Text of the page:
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How do you tell if a training course is useful?

Ideally you'd talk to people who'd taken the course before you.

You'd ask them their level of expertise before hand and then whether they found the course useful or not, why they found the course interesting, whether they'd recommend it to a friend/colleague etc.

However, Programmers' is not the site to ask that question, because it only applies to that particular training course at this particular time, thus making the question "Too Localised".

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+1 for talking to others that took the course. –  FrustratedWithFormsDesigner Jan 24 '11 at 16:51

For your situation I'd be tempted to ask the following:

  • How much of the training is hands-on lab work, group discussion, and PowerPoint slides? How long is the training,e.g. is this learn Design Patterns in 4 hours or less? This is just a breakdown of how is the course structured that may be a clue.

  • Would there be a way to take a pre-course test to see what your knowledge is of patterns so that the course isn't too basic for you? Could be useful but I'd also think this is likely rare.

Having some idea of how to make the training worthwhile is something to explore in my mind. It could also help to know what does employer expect you to get out of this and what changes in performance are they expecting if any. My only off-site experience with something close to training would be various Microsoft events where I had some time off work to attend them so I haven't been in your position yet.

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+1 I like the pre-course test idea. –  Larry Coleman Jan 24 '11 at 17:45

Until I learned what design patterns were, I couldn't have cared less about them. It was only until I learned them that I begin to see how useful they were. Of course this is a fairly subjective question and as such I can't tell you how you'd like design patterns, but I can tell you how I view them.

For me design patterns are like tools to bring to a construction job. You could try to push a screw through a hole using a hammer, but it's messy and not likely to achieve the same results as a screwdriver. Better still is a drill for the job. However, if you don't have a drill or a screwdriver, you're forced to do a sloppy job with a hammer. It might be that you wouldn't need to even use the tools, it's true, however I see no reason why you wouldn't bring tools with you if someone offered to lend you them and the same is true for design patterns. Learn them and learn how to use them wisely. If the moment doesn't arrive in which you'd need it, you've lost nothing.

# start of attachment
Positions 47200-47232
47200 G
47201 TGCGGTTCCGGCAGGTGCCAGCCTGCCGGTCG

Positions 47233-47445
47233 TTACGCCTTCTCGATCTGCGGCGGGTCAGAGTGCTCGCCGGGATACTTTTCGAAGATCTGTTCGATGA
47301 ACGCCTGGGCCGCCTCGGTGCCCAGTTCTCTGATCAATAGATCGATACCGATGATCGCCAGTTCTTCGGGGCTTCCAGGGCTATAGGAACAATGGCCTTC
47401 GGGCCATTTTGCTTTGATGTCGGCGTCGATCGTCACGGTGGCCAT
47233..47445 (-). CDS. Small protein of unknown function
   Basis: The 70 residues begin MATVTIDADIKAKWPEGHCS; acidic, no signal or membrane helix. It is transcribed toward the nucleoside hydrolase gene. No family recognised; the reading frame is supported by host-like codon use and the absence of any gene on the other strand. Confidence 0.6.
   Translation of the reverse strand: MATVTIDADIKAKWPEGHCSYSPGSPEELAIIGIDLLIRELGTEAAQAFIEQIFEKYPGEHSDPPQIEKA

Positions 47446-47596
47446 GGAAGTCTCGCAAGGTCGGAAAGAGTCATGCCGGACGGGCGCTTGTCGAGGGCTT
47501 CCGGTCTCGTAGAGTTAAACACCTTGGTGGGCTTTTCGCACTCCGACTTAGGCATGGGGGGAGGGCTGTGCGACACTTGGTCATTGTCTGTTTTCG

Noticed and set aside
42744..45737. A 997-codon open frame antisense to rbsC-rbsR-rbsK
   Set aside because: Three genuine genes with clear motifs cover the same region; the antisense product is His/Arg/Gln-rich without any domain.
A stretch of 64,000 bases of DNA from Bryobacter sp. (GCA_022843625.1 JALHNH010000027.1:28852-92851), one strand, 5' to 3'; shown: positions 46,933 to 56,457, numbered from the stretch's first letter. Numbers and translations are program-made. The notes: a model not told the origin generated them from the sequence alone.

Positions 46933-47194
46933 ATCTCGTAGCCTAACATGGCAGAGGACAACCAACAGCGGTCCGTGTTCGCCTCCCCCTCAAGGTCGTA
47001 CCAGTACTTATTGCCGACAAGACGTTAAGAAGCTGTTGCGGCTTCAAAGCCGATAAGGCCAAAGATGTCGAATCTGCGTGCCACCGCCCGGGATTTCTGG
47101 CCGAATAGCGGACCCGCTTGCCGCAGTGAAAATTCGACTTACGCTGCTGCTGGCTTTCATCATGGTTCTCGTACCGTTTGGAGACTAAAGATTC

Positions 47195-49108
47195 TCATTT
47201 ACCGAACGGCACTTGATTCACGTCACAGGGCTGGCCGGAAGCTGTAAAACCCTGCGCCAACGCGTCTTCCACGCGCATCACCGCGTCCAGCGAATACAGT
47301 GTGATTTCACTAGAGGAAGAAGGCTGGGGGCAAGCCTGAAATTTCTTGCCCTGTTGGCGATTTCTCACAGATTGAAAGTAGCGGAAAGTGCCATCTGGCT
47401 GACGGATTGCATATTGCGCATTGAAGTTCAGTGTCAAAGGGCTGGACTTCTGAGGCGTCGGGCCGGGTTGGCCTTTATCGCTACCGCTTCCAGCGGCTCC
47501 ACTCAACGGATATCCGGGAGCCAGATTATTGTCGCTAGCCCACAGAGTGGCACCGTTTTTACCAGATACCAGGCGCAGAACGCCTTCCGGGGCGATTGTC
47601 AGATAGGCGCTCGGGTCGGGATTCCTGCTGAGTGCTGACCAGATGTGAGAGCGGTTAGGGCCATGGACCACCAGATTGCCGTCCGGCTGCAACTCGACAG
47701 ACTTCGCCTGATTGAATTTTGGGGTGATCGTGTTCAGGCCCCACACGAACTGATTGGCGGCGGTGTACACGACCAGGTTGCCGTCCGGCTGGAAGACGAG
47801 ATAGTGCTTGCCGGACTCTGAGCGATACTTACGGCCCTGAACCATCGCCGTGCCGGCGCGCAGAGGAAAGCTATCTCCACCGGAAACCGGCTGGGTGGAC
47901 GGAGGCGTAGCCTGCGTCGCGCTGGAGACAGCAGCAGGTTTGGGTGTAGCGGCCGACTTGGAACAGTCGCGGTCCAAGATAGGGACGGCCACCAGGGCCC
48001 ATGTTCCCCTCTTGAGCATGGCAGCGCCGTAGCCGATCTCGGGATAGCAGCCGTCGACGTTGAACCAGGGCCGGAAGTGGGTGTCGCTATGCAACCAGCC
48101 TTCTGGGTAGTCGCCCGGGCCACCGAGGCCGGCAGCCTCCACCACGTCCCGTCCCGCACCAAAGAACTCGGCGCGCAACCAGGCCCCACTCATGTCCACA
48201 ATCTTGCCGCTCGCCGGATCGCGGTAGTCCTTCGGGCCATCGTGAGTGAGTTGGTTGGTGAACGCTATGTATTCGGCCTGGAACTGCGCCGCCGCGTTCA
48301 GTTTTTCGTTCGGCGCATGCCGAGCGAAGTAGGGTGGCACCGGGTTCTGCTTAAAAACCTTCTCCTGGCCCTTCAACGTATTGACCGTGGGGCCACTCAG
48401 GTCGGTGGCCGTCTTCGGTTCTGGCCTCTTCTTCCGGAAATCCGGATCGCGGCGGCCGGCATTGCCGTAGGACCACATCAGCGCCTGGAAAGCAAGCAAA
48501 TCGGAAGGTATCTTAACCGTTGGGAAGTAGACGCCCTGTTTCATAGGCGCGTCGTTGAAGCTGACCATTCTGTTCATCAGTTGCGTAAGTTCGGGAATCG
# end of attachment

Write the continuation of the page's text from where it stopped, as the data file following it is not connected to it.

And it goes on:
I'll be the first to tell you that if something doesn't interest me, I have a hard time learning it. Design patterns weren't like that for me because they offered to improve my ability to write decent programs, and unsurprisingly it helped me quite a bit in the end. I highly recommend that you give it a chance at least.

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As a side note, I already know about design patterns, have used them etc. Still, you make a good point about how stuff that doesn't seem interesting may still be so (I'm trying to weight that versus the "it doesn't seem interesting because it isn't" heuristic) –  Emile Jan 24 '11 at 16:57
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This doesn't answer the question, which is about how to evaluate a particular training class in advance. Surely design patterns aren't so fantastic that any possible training class is going to be worth all the time and money each participant spends, regardless of previous knowledge. –  David Thornley Jan 24 '11 at 20:23
    
Perhaps, but you realize that I have no specifics on what kind of training class it could be, so rather than pretend that I do, I'd rather answer the way I did. In that regard to his questions "How could I tell if a Design Patterns class is going to be useful? How you found such trainings useful? How you ever felt apprehensive about them?", I think I answered them more than correctly. –  Neil Jan 25 '11 at 8:55